…and there are others that Google will serve up for you every day of the week. You can beat at least some of the bafflegab. Go for it!

Susan Ellsworth


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Who Really Needs Training? Part 2 of 3

Susan EllsworthThe last blog talked about how Technical Services providers (yes, that’s me) need to speak three different languages: Geek Speak, End-User Speak and CEO Speak. The new End-User Speak is a wonderful blend of newly-learned Geek Speak words and phrases—and its own grammars.

It’s not just that words like gravatar,  favicon,  widget, tagging, geotagging, traffic (as it describes numbers of site visitors) , badge (as an electronic image), widget,  plugins, and tagging (clicking on a picture) have crept into the language.  Use the chat feature in FaceBook, and soon you too will be saying “BFN” rather than “goodbye for now.” Direct a comment to someone in LinkedIn, and chances are good that you will use the famous Twitter “@” symbol.Or even the famous #hashtag.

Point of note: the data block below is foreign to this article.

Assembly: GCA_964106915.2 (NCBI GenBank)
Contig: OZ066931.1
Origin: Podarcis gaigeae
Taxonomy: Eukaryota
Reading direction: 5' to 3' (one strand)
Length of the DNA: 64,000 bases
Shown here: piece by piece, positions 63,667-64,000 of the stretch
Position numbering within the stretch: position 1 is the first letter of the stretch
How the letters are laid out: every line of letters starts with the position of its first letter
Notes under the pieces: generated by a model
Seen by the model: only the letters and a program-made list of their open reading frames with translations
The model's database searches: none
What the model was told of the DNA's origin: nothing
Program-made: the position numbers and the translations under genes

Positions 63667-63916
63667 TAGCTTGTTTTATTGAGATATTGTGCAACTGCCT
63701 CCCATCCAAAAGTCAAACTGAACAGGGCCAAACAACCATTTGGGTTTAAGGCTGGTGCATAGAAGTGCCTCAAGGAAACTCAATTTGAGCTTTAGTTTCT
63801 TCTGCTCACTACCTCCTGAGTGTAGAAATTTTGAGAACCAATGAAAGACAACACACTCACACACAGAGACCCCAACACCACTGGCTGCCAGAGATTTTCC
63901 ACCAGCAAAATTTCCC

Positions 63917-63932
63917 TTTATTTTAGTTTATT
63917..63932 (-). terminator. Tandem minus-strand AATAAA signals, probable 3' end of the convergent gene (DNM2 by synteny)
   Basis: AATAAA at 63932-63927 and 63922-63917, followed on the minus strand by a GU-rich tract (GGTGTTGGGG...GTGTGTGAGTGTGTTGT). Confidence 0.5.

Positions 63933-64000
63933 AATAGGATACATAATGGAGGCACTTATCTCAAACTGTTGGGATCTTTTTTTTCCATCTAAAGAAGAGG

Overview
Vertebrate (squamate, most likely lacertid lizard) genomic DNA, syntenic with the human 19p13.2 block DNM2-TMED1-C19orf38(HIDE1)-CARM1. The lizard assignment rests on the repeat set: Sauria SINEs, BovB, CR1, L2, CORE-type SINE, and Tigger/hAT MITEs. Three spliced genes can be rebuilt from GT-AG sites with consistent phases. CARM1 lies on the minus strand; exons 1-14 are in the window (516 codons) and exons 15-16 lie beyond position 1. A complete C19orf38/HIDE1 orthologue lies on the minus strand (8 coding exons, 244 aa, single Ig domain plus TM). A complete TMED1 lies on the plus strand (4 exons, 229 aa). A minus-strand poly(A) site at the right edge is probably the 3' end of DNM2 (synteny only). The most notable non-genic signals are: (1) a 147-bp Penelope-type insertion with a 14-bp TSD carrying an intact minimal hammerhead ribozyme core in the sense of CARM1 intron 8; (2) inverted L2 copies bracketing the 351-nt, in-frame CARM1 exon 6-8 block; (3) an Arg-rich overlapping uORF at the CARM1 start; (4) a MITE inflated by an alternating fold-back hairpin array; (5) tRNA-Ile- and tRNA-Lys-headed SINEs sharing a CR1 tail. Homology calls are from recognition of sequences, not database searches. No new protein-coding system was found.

I can just see my arms-waving Toastmasters friends jumping up and down and yelling “That’s JARGON! They need Toastmasters!” Maybe…maybe not. I think it’s simply an opportunity to learn another language. The good news is that you can learn it simply by hanging with people who use it. Read, listen and soon you too will be using End-User Speak. You might even do what some social networking sites have done: invent your own words. Pingback, for example, was invented by WordPress, and explained to its users in context. Of course, it helps if you understand what a ping is. 

We’ll wrap up this three-part blog with more about CEO Speak.